State will pay millions to settle foster kids’ suit

Relates to:
Date: 2008-11-21

State will pay millions to settle foster kids’ suit

November 21, 2008
The Associated Press

SPOKANE – The state will pay more than $6 million to former foster children of Carole DeLeon, including the estate of a 7-year-old who died of starvation in her care.

Two adults and five children will each be paid between about $400,000 and $1.6 million, and the estate of Tyler DeLeon, who died Jan. 13, 2005, will get $180,000, according to a settlement between the plaintiffs and the state Department of Social and Health Services.

The settlement was filed Wednesday in Spokane County Superior Court.

Two adults, five kids and the estate of a boy who starved to death will get more than $6 million from the state in a foster care abuse case.

“The decision boiled down to, ’What is it going to take to take care of these kids for the foreseeable future given what happened to them in this home?’” said Allen Ressler, a lawyer for the plaintiffs.

Ressler and his law partner, Tim Tesh, are entitled to a third of the settlement.

DeLeon, 52, was sentenced to six years in prison in July after entering an Alford plea to criminally mistreating Tyler and another boy in her care. In an Alford plea, the defendant doesn’t admit guilt but acknowledges that he or she could be found guilty based on the evidence presented in court.

The lawsuit, filed in December, accused DSHS of failing to properly investigate DeLeon’s background and that of another caregiver in her home in Stevens County, or to respond to numerous complaints of abuse.

Superior Court Judge Teri Eitzen will review the settlement Dec. 1. It requires a judge’s approval to take effect.

The settlement ends the lawsuit against the department and three employees but doesn’t address claims against Dr. David Fregeau, Tyler’s primary care doctor; Fregeau’s employer, the Rockwood Clinic; and Sandra Bremner-Dexter, the boy’s psychiatrist, which are scheduled for trial in April, Ressler said.

The lawsuit alleges that Fregeau and Bremner-Dexter, both of whom are required by law to report valid suspicions of abuse or neglect, were aware of injuries suffered by Tyler in the home.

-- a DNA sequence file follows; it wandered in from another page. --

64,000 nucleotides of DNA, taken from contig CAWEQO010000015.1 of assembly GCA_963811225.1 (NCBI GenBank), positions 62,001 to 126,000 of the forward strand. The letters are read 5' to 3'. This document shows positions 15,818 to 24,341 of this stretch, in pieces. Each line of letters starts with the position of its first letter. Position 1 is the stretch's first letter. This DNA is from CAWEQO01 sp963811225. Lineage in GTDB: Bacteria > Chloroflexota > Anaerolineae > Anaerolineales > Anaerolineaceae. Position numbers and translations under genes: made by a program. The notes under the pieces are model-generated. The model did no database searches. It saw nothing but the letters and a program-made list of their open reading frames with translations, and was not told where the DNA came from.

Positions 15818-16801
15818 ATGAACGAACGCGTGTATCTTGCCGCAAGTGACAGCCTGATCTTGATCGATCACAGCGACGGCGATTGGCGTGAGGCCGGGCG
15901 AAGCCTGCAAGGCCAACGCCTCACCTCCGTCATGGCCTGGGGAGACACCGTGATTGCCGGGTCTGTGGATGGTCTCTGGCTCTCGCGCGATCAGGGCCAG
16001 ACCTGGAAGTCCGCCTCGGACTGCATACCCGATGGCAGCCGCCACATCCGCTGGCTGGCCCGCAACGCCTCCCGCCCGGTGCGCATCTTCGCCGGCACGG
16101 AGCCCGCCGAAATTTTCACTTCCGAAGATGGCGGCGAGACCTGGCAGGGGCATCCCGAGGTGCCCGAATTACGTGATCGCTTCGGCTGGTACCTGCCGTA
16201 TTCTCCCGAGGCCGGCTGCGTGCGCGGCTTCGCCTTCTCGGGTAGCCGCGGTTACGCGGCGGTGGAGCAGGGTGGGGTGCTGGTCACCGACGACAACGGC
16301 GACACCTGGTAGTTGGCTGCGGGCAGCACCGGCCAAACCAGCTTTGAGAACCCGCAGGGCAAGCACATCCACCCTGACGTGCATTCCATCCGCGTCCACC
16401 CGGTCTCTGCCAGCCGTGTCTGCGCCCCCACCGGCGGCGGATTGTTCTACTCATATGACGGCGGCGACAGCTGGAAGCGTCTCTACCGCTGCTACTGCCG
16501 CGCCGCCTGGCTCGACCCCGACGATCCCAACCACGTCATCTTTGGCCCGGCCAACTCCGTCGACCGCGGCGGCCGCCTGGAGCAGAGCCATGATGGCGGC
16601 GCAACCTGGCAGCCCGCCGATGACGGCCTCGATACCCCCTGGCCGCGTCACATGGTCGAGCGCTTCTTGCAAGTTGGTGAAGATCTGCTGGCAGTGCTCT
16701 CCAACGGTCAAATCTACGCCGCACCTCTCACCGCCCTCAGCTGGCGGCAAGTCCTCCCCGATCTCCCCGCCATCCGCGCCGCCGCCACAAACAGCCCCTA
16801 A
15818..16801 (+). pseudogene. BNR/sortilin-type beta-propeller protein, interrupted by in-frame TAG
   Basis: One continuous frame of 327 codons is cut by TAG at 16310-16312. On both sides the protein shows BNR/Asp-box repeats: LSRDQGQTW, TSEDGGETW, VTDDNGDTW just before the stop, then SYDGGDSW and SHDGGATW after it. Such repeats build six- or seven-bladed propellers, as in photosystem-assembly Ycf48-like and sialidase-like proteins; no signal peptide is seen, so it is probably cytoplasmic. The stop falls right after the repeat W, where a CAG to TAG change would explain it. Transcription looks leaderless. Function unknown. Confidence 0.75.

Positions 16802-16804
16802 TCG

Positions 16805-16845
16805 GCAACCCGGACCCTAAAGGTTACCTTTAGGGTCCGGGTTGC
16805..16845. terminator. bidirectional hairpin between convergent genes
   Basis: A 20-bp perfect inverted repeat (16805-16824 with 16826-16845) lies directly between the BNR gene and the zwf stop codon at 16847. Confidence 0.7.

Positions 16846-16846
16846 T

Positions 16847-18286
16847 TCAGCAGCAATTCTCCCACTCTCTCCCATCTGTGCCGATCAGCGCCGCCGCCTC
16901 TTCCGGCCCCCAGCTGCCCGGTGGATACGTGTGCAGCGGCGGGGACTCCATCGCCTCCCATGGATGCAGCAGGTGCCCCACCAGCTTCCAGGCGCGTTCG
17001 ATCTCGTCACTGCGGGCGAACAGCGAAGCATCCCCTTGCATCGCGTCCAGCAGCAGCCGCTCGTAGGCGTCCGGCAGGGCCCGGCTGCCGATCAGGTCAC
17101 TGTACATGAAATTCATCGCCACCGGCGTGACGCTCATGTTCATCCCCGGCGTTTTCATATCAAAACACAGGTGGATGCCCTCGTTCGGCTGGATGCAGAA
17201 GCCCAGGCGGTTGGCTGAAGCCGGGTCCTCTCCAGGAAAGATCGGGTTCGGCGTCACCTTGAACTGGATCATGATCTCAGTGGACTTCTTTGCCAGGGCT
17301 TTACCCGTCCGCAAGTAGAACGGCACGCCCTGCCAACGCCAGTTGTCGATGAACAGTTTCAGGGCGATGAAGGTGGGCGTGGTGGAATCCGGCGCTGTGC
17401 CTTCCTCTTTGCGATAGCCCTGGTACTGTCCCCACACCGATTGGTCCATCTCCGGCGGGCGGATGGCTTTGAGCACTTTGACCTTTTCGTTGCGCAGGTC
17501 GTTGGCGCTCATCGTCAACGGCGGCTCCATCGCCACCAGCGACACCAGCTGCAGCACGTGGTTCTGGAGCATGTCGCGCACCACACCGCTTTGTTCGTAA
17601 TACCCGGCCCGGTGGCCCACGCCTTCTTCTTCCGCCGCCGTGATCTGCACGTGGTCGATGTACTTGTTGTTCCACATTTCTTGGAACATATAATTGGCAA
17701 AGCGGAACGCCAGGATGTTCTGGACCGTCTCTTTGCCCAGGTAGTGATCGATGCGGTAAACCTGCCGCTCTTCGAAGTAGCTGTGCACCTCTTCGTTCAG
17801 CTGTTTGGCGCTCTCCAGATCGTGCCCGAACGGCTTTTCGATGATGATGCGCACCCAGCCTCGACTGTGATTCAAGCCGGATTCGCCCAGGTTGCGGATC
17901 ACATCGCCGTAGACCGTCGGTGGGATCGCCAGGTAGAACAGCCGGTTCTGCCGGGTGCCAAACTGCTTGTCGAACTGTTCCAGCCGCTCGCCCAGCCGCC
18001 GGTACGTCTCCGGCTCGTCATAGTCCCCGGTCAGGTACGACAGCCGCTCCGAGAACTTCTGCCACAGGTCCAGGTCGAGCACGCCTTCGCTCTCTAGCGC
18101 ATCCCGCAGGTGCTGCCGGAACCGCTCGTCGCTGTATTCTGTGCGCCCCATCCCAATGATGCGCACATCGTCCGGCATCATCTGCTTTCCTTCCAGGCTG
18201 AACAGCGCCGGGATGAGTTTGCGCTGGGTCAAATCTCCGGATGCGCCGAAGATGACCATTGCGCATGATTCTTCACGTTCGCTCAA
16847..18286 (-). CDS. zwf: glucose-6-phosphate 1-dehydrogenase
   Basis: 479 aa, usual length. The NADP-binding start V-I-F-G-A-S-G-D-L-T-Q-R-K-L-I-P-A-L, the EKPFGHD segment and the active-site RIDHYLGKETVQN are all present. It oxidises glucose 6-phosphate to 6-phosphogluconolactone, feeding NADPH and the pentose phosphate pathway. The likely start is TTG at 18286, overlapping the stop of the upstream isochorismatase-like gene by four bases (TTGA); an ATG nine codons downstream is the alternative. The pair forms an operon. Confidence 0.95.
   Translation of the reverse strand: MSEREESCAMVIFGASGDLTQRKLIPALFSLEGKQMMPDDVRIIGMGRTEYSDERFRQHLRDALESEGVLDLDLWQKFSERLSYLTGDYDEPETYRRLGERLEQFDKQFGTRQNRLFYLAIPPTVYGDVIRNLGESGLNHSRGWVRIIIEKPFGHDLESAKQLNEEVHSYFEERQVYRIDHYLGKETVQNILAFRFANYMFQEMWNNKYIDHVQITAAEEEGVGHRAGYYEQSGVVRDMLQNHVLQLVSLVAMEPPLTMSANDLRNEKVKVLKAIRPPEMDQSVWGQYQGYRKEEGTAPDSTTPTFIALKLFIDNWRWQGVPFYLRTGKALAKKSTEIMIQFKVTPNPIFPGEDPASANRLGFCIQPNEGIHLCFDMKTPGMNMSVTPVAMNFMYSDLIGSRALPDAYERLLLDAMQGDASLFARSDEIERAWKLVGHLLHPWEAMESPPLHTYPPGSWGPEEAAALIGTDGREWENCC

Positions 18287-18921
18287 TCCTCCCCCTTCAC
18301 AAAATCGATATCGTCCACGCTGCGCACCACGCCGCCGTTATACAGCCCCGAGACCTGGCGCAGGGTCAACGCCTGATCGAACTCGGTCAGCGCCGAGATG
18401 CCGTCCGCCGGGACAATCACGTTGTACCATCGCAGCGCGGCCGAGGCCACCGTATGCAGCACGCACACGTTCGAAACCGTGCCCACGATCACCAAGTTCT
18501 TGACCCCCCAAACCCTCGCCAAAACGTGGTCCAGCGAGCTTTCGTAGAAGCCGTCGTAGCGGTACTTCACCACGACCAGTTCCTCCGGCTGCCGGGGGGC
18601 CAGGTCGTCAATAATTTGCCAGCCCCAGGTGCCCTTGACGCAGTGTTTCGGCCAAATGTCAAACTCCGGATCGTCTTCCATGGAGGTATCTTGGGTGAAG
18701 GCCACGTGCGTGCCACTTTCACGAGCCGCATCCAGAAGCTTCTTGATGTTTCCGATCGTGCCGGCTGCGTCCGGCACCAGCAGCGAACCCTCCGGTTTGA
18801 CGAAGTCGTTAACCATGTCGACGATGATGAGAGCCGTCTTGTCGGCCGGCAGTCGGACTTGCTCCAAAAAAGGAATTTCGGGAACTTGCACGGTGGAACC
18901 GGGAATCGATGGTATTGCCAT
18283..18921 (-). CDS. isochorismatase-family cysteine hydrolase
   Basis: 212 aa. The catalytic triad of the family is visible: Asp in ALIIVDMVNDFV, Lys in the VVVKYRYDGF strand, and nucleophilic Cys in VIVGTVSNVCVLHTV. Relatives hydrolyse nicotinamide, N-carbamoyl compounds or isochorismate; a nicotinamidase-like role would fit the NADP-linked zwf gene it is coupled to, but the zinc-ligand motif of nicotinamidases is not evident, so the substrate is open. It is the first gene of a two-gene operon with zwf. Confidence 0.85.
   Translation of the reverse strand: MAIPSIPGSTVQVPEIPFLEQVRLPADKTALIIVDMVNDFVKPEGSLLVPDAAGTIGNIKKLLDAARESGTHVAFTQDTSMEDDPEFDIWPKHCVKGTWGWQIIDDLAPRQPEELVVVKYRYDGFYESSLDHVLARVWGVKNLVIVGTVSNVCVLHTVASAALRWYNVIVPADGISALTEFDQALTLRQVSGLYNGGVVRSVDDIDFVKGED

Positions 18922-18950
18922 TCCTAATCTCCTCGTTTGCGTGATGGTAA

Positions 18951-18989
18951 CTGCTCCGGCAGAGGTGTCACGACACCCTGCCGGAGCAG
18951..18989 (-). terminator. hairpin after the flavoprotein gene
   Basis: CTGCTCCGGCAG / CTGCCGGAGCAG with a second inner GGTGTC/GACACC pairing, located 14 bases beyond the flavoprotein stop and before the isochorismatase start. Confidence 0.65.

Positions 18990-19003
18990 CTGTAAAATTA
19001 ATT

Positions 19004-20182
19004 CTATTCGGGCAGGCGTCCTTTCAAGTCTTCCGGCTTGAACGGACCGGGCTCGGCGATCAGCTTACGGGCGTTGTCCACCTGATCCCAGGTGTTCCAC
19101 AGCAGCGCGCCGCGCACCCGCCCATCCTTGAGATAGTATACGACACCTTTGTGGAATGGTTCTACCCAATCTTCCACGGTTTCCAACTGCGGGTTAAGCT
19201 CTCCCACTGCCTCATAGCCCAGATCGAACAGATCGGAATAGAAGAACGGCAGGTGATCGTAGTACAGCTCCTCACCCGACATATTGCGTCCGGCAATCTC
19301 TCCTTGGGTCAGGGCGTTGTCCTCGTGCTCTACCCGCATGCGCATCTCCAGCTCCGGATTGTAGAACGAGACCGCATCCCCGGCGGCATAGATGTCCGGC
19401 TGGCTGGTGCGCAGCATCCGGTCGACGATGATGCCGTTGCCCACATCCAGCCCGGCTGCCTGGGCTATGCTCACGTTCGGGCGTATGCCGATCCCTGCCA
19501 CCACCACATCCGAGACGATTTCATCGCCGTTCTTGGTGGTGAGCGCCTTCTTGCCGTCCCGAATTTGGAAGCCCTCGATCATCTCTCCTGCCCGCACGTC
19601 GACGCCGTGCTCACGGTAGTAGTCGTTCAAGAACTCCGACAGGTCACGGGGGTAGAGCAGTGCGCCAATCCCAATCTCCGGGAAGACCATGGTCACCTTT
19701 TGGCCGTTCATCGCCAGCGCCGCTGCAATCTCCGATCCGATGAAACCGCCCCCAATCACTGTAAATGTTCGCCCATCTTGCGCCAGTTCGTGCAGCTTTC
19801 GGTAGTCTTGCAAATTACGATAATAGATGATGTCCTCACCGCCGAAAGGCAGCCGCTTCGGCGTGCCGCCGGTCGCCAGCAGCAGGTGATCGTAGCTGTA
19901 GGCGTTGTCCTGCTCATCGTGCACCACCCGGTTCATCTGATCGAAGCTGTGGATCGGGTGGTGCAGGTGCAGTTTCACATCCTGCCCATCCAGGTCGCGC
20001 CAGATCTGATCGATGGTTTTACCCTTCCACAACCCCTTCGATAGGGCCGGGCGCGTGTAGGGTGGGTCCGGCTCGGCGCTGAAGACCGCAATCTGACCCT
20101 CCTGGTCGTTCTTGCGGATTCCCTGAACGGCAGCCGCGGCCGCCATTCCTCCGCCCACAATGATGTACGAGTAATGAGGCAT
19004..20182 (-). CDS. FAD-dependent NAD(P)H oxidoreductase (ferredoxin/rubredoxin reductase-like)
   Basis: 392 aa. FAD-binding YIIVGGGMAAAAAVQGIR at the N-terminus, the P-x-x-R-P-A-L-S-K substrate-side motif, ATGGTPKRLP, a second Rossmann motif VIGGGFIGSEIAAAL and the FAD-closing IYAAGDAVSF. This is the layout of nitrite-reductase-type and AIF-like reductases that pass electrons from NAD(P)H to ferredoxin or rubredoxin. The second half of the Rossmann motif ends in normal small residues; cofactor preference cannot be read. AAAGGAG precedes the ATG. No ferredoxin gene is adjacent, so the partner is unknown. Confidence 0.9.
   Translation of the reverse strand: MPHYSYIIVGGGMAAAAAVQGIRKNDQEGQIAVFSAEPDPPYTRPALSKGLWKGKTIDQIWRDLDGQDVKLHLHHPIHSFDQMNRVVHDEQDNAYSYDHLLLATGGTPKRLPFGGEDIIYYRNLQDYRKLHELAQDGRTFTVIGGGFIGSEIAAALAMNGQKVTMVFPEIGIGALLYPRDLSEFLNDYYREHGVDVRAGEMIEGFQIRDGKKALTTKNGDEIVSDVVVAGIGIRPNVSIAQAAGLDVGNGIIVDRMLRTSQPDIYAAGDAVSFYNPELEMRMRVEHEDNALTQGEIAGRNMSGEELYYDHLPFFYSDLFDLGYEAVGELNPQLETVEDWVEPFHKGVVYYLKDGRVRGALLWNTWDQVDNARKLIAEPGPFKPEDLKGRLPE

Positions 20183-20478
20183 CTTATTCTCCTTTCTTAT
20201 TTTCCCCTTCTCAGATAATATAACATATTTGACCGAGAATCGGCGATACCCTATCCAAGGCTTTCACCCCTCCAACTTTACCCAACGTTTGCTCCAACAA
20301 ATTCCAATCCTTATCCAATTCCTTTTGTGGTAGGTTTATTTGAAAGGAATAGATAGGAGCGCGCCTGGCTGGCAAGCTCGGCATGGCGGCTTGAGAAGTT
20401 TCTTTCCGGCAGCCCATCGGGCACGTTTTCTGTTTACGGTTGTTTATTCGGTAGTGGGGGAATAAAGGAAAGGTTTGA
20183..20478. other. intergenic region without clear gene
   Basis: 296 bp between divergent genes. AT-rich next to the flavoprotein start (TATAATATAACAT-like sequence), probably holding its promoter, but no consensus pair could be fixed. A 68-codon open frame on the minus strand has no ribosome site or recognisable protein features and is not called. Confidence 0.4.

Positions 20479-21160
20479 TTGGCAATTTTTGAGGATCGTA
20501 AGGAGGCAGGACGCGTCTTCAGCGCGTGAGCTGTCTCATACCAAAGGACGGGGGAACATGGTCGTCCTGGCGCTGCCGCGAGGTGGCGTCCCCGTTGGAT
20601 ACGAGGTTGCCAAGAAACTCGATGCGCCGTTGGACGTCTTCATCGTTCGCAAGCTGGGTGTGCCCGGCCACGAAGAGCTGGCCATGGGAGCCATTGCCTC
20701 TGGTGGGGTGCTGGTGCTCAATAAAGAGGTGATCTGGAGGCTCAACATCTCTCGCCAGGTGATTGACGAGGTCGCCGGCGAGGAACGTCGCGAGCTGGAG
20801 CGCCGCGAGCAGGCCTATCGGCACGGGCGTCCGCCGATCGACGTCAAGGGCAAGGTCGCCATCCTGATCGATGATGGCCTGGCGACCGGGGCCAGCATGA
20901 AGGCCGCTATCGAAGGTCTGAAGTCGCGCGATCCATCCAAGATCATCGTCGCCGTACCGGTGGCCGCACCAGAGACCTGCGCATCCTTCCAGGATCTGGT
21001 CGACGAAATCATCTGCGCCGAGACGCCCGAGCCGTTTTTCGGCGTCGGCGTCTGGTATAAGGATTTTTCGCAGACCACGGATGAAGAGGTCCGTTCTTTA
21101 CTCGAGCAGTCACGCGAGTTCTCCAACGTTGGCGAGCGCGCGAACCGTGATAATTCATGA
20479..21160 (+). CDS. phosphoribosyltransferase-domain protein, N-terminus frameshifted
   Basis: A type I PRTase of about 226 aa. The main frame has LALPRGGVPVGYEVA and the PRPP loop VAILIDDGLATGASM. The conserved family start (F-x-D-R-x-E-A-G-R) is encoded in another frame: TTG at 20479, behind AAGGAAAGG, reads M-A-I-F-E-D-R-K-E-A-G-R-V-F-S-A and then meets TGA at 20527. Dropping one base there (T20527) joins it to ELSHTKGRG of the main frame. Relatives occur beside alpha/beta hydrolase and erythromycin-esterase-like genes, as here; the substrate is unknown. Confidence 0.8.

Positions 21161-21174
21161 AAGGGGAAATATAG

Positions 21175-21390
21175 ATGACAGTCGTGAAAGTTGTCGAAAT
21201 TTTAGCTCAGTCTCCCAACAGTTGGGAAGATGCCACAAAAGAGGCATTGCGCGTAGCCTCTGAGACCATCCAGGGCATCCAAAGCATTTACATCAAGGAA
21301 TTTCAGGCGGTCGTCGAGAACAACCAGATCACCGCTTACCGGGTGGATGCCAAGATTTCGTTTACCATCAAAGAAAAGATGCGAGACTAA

A Children’s Protective Services investigation of Fregeau’s role in the case concluded that he’d seen many injuries suffered by Tyler and a foster brother but that Carole DeLeon convinced him that there was no abuse.

The lawsuit cites an extensive history of abuse complaints and health concerns regarding foster children at DeLeon’s home, including bruising, broken bones, knocked-out teeth, withholding of food and water, sexual abuse by a registered sex offender, bite marks and multiple scars.

Child psychologist Gilbert Kilman of San Francisco said the children suffered from post-traumatic stress disorder and survivor’s guilt and predicted each will have difficulty in school and work that will require counseling.

“Searing images of Tyler being kicked down the stairs and drinking from the toilet fester in her psyche,” Kilman wrote of Tyler’s half-sister, who witnessed his death. The settlement gives the girl $1.2 million.

A girl who spent the first five months of her life with DeLeon will receive more than $560,000. A boy whom DeLeon adopted and who stayed with her for more than two months after Tyler’s death will receive $930,000.

Another boy who lived with her for 10 months will receive nearly $400,000. The largest amount – $1.5 million – goes to a boy who lived with DeLeon for about 41/2 years and left three months before Tyler’s death. Two adults – former foster children of DeLeon – will get about $564,000 and $1.3 million, respectively.


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